Some 3,000 Mexico City restaurants affiliated with the national restaurant association Canirac have made a formal commitment to not exceed permitted noise levels.
Canirac president Germán González entered into an agreement with the Mexico City government on his organization’s behalf on Wednesday.
The pact, signed by González and Mexico City Environment and Zoning Prosecutor Mariana Boy on International Noise Awareness Day, commits restaurants to keeping sound system levels below 65 decibels between 6:00 a.m. and 8:00 p.m. and below 62 decibels during other hours.
The agreement also committed restaurant owners to ensuring that their establishments are soundproofed to mitigate their impact on the areas around them. The Mexico City government will distribute a “guide to good acoustic practices” to advise proprietors on reducing the noise pollution their restaurants generate.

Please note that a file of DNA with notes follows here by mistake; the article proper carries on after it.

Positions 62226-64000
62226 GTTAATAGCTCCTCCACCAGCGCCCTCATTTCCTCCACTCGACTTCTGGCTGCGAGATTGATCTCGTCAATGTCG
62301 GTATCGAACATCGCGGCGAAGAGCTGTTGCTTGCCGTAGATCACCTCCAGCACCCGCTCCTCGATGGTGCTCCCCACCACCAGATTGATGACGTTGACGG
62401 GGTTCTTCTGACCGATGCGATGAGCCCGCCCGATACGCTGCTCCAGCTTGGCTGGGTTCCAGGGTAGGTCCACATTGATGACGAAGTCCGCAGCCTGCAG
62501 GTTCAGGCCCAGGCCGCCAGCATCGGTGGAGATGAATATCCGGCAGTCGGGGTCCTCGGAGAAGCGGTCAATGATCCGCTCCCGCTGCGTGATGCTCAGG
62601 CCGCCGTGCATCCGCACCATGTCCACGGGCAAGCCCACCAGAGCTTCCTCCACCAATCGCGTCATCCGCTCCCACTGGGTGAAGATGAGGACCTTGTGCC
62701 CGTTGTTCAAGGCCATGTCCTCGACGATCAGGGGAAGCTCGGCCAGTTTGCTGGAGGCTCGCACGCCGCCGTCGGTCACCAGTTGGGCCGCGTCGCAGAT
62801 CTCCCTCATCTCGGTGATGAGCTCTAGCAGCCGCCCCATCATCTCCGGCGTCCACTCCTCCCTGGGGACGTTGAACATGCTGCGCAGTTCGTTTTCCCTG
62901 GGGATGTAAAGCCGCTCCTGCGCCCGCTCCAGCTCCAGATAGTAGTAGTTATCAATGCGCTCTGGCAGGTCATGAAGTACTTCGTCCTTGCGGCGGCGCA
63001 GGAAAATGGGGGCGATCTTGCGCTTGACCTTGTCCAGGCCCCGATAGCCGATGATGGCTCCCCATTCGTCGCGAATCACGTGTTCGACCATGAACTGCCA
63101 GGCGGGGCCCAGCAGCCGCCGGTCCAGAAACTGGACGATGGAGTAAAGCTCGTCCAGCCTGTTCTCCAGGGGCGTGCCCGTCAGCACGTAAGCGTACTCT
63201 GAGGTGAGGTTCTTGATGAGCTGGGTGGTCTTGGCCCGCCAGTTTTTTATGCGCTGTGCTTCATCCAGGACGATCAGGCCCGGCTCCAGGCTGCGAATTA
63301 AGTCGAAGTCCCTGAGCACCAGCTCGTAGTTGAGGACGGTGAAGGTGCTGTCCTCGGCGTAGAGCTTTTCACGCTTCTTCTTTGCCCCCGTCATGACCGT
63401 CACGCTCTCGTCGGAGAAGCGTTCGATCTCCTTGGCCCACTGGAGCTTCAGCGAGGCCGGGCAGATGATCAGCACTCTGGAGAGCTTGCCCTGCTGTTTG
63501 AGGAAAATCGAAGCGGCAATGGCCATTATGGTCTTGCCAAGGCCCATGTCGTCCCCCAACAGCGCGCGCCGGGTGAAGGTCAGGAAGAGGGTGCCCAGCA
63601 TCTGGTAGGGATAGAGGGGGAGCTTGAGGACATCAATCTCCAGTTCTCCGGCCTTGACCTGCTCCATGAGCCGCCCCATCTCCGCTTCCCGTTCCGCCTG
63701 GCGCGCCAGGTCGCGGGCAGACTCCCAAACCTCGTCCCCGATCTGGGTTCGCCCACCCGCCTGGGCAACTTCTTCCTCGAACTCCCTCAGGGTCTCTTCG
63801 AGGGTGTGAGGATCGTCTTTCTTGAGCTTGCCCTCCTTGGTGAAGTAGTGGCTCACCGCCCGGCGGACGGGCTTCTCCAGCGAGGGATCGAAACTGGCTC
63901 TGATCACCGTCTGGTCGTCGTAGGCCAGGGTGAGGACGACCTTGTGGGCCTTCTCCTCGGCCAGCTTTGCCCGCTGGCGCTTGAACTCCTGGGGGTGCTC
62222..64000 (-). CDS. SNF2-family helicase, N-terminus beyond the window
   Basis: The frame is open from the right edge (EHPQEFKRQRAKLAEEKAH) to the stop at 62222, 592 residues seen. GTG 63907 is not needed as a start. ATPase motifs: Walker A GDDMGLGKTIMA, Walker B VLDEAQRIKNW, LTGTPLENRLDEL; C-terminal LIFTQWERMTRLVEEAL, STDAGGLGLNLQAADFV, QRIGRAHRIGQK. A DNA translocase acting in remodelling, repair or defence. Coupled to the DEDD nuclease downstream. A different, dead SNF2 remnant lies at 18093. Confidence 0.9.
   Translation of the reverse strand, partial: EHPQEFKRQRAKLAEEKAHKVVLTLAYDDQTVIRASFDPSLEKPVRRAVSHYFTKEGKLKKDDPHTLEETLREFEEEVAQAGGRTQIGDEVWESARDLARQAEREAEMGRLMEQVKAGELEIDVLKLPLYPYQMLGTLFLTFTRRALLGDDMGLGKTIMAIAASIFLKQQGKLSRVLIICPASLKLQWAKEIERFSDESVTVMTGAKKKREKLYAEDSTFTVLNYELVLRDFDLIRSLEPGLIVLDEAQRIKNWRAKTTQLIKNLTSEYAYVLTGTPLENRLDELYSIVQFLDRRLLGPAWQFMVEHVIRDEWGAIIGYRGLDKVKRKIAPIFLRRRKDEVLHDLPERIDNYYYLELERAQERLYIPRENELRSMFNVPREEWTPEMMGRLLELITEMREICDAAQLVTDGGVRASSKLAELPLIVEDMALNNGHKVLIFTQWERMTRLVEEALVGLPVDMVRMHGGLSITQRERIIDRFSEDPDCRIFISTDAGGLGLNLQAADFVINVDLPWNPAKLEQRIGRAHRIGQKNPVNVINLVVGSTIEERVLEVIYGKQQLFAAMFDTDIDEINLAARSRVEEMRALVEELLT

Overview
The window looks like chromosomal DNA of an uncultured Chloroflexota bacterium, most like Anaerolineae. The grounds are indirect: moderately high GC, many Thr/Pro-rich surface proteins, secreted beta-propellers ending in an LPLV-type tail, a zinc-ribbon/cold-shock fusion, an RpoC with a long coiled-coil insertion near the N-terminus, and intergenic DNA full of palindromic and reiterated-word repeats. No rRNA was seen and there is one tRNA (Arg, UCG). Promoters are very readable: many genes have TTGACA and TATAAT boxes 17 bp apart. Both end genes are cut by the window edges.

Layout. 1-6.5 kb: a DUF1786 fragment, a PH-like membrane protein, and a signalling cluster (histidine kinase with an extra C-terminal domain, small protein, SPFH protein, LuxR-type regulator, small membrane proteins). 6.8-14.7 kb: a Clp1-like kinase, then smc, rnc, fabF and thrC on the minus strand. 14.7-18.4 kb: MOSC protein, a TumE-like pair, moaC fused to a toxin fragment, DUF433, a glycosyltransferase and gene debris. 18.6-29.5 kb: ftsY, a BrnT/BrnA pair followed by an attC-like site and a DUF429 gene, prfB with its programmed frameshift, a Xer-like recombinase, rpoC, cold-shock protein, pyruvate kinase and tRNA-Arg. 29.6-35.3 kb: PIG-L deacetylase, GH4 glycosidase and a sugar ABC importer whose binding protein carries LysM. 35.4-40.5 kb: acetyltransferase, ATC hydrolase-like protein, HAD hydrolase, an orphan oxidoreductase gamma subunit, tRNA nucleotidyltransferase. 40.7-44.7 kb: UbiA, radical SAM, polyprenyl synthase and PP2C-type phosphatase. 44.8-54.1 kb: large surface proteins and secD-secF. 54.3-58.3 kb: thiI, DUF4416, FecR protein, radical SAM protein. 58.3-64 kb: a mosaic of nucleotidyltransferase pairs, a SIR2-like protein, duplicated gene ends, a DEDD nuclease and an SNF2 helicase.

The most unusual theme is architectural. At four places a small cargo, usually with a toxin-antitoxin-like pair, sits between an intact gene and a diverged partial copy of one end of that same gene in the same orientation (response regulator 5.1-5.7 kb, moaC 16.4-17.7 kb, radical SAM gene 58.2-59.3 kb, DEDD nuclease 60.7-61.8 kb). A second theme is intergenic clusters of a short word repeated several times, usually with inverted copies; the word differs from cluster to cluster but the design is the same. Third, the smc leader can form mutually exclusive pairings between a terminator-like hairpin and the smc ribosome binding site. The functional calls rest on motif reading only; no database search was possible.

“This collaboration agreement we’re signing today confirms our full interest and commitment to promoting healthy coexistence [based on] mutual respect,” González said.
“Our responsibility to citizens, customers and neighbors is to comply with what the law establishes. It’s not optional, it’s an obligation,” he said.
The Canirac chief said that a campaign reminding restaurants of their commitment will be launched under the slogan and hashtag #YaBájaleyCumple, which advises proprietors to reduce noise in order to comply with the law.
Restaurants that fail to comply face initial fines of up to 3,848 pesos (US $188). Repeat offenders face the possibility of being slapped with a much larger fine and also run the risk of being shut down by authorities.
Boy said that 14 restaurants have been closed due to repeated noise violations since 2019, including six this year.
Mexico City is the eighth noisiest city in the world, according to a 2017 study cited in the guide to be issued to restaurants. Noise complaints are very common in the capital, and restaurants are among the most complained about establishments.